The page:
Fiat

Italian Automaker Brings about Chrysler Success after GOP Private Equity Failure

I’ve been a bit tardy in responding to Mitt’s latest cynical ploy, to pretend that rather than expanding production and jobs in both OH and MI, Chrysler is outsourcing production to China.

The Detroit News’ David Shepardson has a good fact check on Mitt’s latest ad here. Greg Sargent rounds of OH papers mocking Mitt’s claims here.

But there’s an angle on Mitt’s claims that has been missed. His ad says,

Obama … sold Chrysler to Italians who are going to build Jeeps, in China.

As Shepardson notes, Chrysler used to build Jeeps in China for the Chinese market. Ford builds cars in China for the Chinese market. GM builds cars in China for the Chinese market (GM also exports Chinese-built subcompacts to Latin America). Chrysler’s return to the world’s largest car market is smart business, something any viable global brand needs to do.

If it’s a moral failing for Presidents to preside over private car companies trying to compete in China, then Mitt has a problem with St. Reagan, during whose Administration Jeep first made groundbreaking entries into the Chinese market.

And if Mitt has a problem with Chrysler (or Ford or GM) building cars in China to sell in China, then he had better prepare to get far tougher with China than he has threatened to do so far. China still slaps huge tariffs on cars made outside of the country, so to be viable in the world’s largest automotive market, you have to build in China. That is the crux of the argument American car companies (and Midwestern politicians) have been making for decades: while the US allows imports from all countries, Japan and Korea and now China make it very difficult to export to those countries. This is not fair trade.

But I’m most offended by Mitt’s insinuation that selling Chrysler to an Italian company–he doesn’t mention Fiat by name–was disloyal.

Recall Chrysler’s recent history. Chrysler’s most recent strong point was the early 2000s, when it succeeded in developing nifty (albeit gimmicky) cars with shortened development cycles (think PT Cruiser). But as Daimler took more control over Chrysler, it invested less in the brand. GOP Private Equity firm Cerberus bought its first 80% of the company in 2007 and picked up the rest in 2009.

Cerberus had no intention of bringing Chrysler back to its former strength. Rather, it wanted to strip out the finance side of the company (it was investing in GMAC at the same time) and sell off the rest. But with the impending financial crisis, it never managed to pull off the trick (though it did get a bank bailout in the very last days of the Bush Administration). Meanwhile, it virtually put the Chrysler model development on autopilot while it tried to find a way to cut its losses.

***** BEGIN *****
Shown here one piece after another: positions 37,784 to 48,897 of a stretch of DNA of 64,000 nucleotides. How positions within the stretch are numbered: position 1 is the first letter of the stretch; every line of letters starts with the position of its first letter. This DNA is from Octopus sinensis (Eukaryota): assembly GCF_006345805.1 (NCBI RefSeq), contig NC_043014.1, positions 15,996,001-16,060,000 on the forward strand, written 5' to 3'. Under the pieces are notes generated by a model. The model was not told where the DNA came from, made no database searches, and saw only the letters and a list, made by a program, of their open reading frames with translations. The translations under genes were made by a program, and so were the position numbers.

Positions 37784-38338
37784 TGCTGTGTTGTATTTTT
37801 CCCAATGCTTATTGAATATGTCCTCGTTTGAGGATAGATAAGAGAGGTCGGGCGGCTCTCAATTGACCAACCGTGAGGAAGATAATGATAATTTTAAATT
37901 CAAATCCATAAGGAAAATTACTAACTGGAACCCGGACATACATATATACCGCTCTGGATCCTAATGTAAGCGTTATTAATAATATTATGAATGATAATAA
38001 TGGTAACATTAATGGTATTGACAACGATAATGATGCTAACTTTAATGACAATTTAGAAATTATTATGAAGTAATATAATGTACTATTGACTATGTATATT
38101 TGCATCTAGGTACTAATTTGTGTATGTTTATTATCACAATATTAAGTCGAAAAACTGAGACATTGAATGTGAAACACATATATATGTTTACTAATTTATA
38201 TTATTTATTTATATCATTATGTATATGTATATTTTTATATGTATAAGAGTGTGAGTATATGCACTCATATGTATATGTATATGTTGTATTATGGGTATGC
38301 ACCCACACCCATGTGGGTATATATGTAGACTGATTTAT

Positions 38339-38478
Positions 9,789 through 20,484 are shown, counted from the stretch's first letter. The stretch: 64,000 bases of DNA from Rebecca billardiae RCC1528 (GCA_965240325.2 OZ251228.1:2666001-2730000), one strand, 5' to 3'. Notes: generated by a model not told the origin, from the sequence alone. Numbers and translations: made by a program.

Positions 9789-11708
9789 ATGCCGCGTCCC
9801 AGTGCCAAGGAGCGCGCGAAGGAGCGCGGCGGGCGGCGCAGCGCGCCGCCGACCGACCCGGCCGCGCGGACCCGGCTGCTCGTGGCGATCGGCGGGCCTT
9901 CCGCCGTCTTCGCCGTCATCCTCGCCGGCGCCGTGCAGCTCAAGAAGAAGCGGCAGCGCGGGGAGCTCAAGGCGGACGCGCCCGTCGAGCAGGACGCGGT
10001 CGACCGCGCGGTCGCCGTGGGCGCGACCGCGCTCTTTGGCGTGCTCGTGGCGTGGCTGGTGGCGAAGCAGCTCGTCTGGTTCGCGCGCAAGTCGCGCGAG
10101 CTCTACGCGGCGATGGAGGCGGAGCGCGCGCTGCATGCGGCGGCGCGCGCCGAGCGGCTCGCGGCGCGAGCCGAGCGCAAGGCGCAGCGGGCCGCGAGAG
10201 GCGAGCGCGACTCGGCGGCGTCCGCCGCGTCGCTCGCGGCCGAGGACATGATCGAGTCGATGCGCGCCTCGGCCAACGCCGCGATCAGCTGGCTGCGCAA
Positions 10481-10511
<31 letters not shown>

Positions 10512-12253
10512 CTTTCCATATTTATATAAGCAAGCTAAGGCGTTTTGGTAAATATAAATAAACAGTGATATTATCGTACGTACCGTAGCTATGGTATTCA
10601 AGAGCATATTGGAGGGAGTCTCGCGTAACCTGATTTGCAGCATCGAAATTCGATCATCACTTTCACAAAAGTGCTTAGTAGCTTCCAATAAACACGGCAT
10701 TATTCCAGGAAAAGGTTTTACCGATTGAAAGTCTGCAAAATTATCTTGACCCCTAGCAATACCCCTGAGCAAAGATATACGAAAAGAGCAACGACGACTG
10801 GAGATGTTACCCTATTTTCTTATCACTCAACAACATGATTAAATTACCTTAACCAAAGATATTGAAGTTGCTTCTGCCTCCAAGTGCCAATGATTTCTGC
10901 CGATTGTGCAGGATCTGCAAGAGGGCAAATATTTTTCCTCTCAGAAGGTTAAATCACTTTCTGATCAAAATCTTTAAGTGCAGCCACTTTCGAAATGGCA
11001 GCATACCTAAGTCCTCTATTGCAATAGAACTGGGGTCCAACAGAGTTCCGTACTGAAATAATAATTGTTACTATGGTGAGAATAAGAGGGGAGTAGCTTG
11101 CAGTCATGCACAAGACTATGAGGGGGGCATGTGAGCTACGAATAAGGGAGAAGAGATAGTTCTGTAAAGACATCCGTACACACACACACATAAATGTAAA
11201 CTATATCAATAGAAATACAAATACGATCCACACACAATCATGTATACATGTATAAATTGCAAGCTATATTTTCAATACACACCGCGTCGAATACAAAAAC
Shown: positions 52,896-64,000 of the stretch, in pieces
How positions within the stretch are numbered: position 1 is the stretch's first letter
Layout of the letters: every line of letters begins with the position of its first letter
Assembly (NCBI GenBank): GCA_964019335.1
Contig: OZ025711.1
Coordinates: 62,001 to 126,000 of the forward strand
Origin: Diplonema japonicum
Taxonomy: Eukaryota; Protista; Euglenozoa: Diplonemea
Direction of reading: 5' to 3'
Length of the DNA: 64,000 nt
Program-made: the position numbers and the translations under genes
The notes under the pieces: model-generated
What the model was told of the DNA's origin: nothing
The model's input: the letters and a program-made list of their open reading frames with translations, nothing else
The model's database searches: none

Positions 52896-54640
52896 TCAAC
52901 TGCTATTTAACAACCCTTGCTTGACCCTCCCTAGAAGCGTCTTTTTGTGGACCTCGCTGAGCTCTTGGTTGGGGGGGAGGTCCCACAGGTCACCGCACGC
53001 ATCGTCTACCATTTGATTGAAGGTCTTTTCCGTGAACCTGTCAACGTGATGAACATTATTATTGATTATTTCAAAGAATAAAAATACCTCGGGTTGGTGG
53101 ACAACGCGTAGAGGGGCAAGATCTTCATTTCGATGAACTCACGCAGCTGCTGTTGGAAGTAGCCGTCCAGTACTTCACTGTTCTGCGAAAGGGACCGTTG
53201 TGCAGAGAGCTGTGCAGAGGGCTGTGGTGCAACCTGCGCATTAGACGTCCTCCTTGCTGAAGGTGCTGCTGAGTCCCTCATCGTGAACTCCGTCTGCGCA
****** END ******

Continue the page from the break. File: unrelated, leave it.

Thus, when it came time for bailouts, there didn’t seem much to bail out at Chrysler. Unlike GM, which really had started making a turnaround, Chrysler had no product in the pipeline to suggest it would be worth bailing out (though it did have a few super efficient factories in the US).

Choosing to bailout Chrysler was the most difficult decision Obama made during the auto bailout. I’m not even sure I would have chosen to bail it out. And it was difficult precisely because a bunch of Republican vulture capitalist types–people like former VP Dan Quayle and former Treasury Secretary John Snow–had stripped the company.

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In came Fiat and its Steve Jobs-like CEO Sergio Marchionne. Continue reading

Emptywheel Twitterverse
emptywheel Psychology (this time NOT peer reviewed) does work of oppression again, this time on cop shootings. http://t.co/buC95AiAzq
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emptywheel Solving this is easy. Just declare Ice Cream Month. https://t.co/o71v4Q34rm
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emptywheel @TeresaKopec Just as related example: Under Hillary State had no IG. Terrible problem. Deserves discussion.
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emptywheel @TeresaKopec What Hillary did has real accountability problems. That needs to be fair to talk about. So does State's practices under her.
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emptywheel @TeresaKopec OK. So maybe your arg should be "Front page journos=Hillary hate but I haven't read all coverage."
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emptywheel @TeresaKopec Again, you can argue SOME reporters are engaging in Hillary hating. But some are not. Ignoring reasons why is letting her off.
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emptywheel @TeresaKopec Josh Gerstein. Most Hill reporters. These people have spent years fighting State. Hillary doesn't now get a free pass.
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emptywheel @TeresaKopec NYT is ONE example of Hillary hatred. But there are many many many journos who are writing fr having had to do business w/State
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emptywheel @TeresaKopec I think it's way overclassified, but it is very serious issue that less powerful people go to prison for bringing home less.
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emptywheel @TeresaKopec Because that is what it would be if journos tried to get it via normal oversight.
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emptywheel @TeresaKopec Some of this is legitimately Hillary hate, some of it is deserved response for State's practices under Hillary.
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emptywheel @TeresaKopec Again, I just pointed out to your that Hilary's OWN State dept insisted such things were highly classified.
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